Breaking News
More () »

Michigan man joins national fight against weed killer creators

Joe Bruinsma, 55, has spent the last 20 years battling Non-Hodgkin lymphoma and the long-lasting effects the disease has had on his body.

GRAND RAPIDS, Mich. — A West Michigan farmer says one of the tools he used to kill weeds, ended up killing his livelihood years later. 

Roundup, an herbicide created by Monsanto, the company recently acquired by Bayer, has been the target of lawsuits across the country. Joe Bruinsma was watching television when he saw a call-out for anyone affected by the main ingredient in Roundup, glyphosate. He emailed his attorney that night. 

Bruinsma, 55, said he knew his battle with Non-Hodgkin lymphoma (NHL) was likely tied to his frequent use of chemical laden products on the family farm. 

“I didn’t know what product it was, I didn’t think it was this one. Because it was so widely used," Bruinsma said. "And the product was still on the market, unlike some of the other ones that they took off years ago."

Bruinsma's attorneys said the lack of information linking the product to cancer was intentional. 

RELATED: Man awarded $80 million in lawsuit claiming Roundup caused his cancer

“Monsanto knew about the link between the active ingredient in Roundup and cancer and they chose to bury those studies, fight those studies, and do anything they could to keep it from coming to light," said Varnum Law partner, Adam Brody. 

Bayer still vehemently denies the accusations. The company issued the following statement regarding Bruinsma's case:

“We have great sympathy for any individual with cancer, but the extensive body of science on glyphosate-based herbicides over four decades supports the conclusion that Roundup does not cause NHL.

“The research on glyphosate and glyphosate-based herbicides, including more than 800 rigorous studies submitted to EPA, European and other regulators in connection with the registration process, confirms that these products are safe when used as directed. Notably, the largest and most recent epidemiologic study – the 2018 independent National Cancer Institute-supported long-term study that followed over 50,000 pesticide applicators for more than 20 years and was published after the IARC monograph – found no association between glyphosate-based herbicides and cancer. Additionally, EPA’s 2017 post-IARC cancer risk assessment examined more than 100 studies the agency considered relevant and concluded that glyphosate is ‘not likely to be carcinogenic to humans,’ its most favorable rating.

“Bayer stands behind these products and will vigorously defend them.”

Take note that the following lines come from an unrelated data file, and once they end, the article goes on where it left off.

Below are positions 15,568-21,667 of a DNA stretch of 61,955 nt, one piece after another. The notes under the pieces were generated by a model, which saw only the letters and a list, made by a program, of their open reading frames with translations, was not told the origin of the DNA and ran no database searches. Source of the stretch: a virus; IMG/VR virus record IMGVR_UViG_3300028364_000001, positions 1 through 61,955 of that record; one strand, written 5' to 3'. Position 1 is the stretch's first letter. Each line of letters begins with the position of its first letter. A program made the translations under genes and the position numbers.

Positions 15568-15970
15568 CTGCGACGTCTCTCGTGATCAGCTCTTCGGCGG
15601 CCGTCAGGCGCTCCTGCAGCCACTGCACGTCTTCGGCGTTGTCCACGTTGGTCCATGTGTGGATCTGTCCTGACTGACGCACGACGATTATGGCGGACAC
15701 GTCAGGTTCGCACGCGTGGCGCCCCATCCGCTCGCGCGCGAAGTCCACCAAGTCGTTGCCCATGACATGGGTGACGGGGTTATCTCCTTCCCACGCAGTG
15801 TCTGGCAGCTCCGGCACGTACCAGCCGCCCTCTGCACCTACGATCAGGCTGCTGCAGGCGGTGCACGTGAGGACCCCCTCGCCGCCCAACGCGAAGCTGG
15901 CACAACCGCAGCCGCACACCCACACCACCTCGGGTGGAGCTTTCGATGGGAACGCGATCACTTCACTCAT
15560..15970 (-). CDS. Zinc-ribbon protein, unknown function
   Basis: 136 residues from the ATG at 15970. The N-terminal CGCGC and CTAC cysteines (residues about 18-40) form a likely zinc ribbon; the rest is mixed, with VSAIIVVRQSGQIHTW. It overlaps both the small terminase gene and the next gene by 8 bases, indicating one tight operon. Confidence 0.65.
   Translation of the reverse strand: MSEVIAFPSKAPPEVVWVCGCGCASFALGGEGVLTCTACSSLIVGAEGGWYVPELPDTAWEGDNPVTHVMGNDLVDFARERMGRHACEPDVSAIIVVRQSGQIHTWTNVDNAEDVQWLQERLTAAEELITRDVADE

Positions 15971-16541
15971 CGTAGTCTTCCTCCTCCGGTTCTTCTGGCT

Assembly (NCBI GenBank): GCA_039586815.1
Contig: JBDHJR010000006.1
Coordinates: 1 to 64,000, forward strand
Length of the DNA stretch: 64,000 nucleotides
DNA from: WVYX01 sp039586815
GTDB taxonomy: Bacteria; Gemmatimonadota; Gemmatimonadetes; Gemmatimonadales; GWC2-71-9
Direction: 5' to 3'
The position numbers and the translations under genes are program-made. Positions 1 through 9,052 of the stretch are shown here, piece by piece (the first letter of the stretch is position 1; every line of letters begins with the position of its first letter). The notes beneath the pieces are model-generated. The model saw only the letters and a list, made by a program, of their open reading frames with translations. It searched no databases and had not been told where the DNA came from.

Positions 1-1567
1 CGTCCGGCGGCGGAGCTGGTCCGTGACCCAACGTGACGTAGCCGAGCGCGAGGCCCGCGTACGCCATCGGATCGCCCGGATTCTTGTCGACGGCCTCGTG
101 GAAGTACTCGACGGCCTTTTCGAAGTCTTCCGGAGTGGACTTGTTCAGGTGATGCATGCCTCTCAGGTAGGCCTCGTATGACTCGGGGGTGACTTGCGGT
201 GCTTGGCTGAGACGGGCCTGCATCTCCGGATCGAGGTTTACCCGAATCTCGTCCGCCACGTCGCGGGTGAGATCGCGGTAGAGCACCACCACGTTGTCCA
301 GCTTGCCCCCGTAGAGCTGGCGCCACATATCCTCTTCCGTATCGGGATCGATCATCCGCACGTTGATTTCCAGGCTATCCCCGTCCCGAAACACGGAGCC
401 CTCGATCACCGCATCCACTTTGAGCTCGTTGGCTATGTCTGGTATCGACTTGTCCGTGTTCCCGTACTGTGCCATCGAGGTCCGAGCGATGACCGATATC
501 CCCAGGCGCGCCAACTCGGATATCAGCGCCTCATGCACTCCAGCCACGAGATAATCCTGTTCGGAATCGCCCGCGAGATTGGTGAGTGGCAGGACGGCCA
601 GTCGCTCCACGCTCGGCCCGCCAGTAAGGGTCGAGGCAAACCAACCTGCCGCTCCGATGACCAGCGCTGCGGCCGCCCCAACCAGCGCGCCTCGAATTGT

Two separate juries in California have already found Monsanto guilty and ordered the company to pay plaintiffs millions of dollars. The most recent verdict came down Wednesday afternoon.

Bruinsma and his attorneys filed a federal lawsuit March 21, Bruinsma is one of several local plaintiffs and his attorneys expect to hear from others. 

"For nearly 40 years, consumers, farmers, and the public have used Roundup, unaware of its carcinogenic properties," the nearly 30 page lawsuit reads in part. 

The lawsuit addresses not only the personal injury caused by the product, but also the company's false advertising and lack of warning. 

“Like all the other plaintiffs Joe had no notice that there was a link between this active ingredient and cancer," said Varnum Law partner, Brion Doyle. 

Bruinsma's family immigrated to the U.S. from the Netherlands in the late 1970s. His family flourished in Middleville, Mich., running a dairy farm. He said they typically handled all herbicides and pesticides with their hands. 

“We were talking farm all our lives, basically. That was standard practice in our family," Bruinsma said. 

Bruinsma had just opened his own farm in Freeport, Mich., in 1996, when he was diagnosed with NHL. 

By 2000, Bruinsma had sold his farm and had to receive a bone marrow transplant in order to live. He was in a coma for months and bed-ridden for several years. He's regained much of his health in the years since, but said he will never be 100 percent. He remains on permanent disability. 

“In my case it’s probably too late, but people are still using it, I don’t think it’s any less harmful than it was back then," Bruinsma said. 

He said a settlement won't change much, but Bruinsma does believe every victim should be compensated. 

“They certainly cannot give me my health back. If they could do that, then it would be no charge."

► Emma Nicolas is a multimedia journalist. Have a news tip or question for Emma? Get in touch by email, Facebook or Twitter.

Make it easy to keep up to date with more stories like this. Download the 13 ON YOUR SIDE app now.

Before You Leave, Check This Out